Happy AAPI Heritage Month! We’ve collected just some of our fave comics from Asian and Pacific Islander creators — keep reading to check them out!
Comics to Read for AAPI Heritage Month!
In the witch kingdom Hyalin, the strength of your magic is determined by the length of your hair. Those that are strong enough are conscripted by the Witch Guard, who enforce the law in peacetime and protect the land during war. However, those with hair judged too long are pronounced enemies of the kingdom, and annihilated. This is called a witch burning.
Witchy is a young adult graphic novel about the young witch Nyneve, who is haunted by the death of her father and the threat the Witch Guard poses to her own life. When conscription rolls around, Nyneve has a choice to make; join the institution complicit in her father’s death, or stand up for her ideals?
With her startling humor, it’s no surprise that Aminder Dhaliwal’s web comic Woman World has a devoted audience of more than 150,000 readers, updated biweekly with each installment earning an average of 25,000 likes. Now, readers everywhere will delight in the print edition as Dhaliwal seamlessly incorporates feminist philosophical concerns into a series of perfectly-paced strips that skewer perceived notions of femininity and contemporary cultural icons. D+Q’s edition of Woman World will include new and previously unpublished material.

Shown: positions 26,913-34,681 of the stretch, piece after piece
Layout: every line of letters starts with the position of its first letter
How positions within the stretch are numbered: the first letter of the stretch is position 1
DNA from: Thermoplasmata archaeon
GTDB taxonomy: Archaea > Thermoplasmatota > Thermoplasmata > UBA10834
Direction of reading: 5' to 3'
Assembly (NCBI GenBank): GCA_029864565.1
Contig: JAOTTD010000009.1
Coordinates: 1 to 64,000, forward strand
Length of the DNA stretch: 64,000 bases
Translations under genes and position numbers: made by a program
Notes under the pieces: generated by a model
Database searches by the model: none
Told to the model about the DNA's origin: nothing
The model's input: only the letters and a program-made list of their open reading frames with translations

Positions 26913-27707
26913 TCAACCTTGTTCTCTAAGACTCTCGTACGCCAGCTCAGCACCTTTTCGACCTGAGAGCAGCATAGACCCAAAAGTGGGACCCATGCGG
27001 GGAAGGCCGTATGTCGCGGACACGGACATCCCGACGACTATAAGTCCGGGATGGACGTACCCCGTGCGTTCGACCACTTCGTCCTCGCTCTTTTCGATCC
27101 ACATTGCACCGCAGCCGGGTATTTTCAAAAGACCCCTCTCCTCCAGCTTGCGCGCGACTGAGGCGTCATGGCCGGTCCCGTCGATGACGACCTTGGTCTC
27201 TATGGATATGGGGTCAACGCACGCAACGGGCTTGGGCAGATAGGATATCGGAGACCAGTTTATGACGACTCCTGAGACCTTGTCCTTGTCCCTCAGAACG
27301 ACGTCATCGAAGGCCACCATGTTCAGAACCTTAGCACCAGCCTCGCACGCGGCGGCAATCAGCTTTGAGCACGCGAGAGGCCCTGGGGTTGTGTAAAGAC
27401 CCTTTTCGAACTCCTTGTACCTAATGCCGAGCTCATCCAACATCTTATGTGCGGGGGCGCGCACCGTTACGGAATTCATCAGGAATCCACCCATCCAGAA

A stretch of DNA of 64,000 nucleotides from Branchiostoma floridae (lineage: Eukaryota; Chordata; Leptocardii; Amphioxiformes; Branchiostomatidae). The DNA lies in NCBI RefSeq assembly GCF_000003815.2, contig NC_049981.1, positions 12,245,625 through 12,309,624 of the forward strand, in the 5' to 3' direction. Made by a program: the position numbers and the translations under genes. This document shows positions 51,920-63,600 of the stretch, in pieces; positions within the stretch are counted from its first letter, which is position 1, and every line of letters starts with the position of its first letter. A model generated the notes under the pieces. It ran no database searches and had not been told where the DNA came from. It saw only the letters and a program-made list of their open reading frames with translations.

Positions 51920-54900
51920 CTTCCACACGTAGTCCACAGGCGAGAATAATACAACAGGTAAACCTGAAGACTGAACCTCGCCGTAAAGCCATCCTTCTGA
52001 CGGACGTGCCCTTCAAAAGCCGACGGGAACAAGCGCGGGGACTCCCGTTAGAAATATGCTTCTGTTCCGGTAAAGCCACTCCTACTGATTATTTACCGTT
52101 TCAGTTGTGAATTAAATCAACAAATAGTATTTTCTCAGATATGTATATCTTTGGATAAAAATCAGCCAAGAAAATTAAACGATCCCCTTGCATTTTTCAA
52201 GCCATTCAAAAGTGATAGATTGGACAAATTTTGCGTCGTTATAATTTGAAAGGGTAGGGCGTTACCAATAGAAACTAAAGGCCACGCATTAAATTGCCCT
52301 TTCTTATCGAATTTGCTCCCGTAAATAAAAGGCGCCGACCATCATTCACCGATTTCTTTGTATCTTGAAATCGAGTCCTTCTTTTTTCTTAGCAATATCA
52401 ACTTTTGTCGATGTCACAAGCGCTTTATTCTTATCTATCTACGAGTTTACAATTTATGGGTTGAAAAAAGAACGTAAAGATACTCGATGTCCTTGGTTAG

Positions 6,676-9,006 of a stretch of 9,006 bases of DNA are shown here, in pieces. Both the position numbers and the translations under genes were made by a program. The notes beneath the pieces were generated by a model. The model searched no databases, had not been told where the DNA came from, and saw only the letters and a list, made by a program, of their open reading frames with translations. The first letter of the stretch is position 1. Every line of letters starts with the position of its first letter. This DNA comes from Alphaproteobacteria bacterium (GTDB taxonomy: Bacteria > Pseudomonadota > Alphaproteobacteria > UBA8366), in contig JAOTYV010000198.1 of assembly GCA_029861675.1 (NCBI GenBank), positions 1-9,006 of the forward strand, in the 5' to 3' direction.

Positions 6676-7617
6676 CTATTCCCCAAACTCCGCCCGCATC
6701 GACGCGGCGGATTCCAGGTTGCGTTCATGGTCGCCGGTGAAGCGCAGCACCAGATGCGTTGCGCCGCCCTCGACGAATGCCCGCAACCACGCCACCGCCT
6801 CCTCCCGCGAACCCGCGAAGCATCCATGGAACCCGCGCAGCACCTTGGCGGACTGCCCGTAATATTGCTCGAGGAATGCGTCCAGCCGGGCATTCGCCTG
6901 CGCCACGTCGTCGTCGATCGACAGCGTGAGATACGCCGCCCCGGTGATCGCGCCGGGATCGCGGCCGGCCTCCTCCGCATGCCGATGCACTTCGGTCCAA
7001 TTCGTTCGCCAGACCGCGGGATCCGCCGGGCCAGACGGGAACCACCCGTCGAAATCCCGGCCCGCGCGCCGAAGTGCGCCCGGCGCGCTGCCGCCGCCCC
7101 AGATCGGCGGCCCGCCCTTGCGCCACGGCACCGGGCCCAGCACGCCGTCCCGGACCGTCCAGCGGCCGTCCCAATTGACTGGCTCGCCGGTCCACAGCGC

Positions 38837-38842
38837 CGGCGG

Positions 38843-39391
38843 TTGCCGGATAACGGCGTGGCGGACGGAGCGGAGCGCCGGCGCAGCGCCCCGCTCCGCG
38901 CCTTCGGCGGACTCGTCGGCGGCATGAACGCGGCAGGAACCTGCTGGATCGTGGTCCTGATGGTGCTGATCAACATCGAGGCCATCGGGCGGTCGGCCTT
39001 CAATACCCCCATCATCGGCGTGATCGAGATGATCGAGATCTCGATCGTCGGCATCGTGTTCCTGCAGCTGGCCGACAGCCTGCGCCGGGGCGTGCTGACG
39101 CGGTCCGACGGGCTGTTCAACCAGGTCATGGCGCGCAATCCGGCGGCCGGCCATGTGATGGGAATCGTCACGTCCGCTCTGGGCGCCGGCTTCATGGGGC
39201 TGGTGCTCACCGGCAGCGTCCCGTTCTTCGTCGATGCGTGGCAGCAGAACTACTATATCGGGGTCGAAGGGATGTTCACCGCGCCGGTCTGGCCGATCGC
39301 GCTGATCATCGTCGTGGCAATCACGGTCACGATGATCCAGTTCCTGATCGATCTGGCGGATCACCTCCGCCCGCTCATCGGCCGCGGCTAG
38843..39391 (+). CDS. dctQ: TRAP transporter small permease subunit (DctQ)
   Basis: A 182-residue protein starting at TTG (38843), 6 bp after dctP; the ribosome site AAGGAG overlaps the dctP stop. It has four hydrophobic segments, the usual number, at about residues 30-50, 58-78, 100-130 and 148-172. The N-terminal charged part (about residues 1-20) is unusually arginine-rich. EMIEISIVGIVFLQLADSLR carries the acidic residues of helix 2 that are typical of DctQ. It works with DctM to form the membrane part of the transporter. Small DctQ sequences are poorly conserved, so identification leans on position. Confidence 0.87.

When a birth defect wipes out the planet’s entire population of men, Woman World rises out of society’s ashes. Dhaliwal’s infectiously funny instagram comic follows the rebuilding process, tracking a group of women who have rallied together under the flag of “Beyonce’s Thighs.” Only Grandma remembers the distant past, a civilization of segway-riding mall cops, Blockbuster movie rental shops, and “That’s What She Said” jokes. For the most part, Woman World’s residents are focused on their struggles with unrequited love and anxiety, not to mention that whole “survival of humanity” thing.
Woman World is an uproarious and insightful graphic novel from a very talented and funny new voice.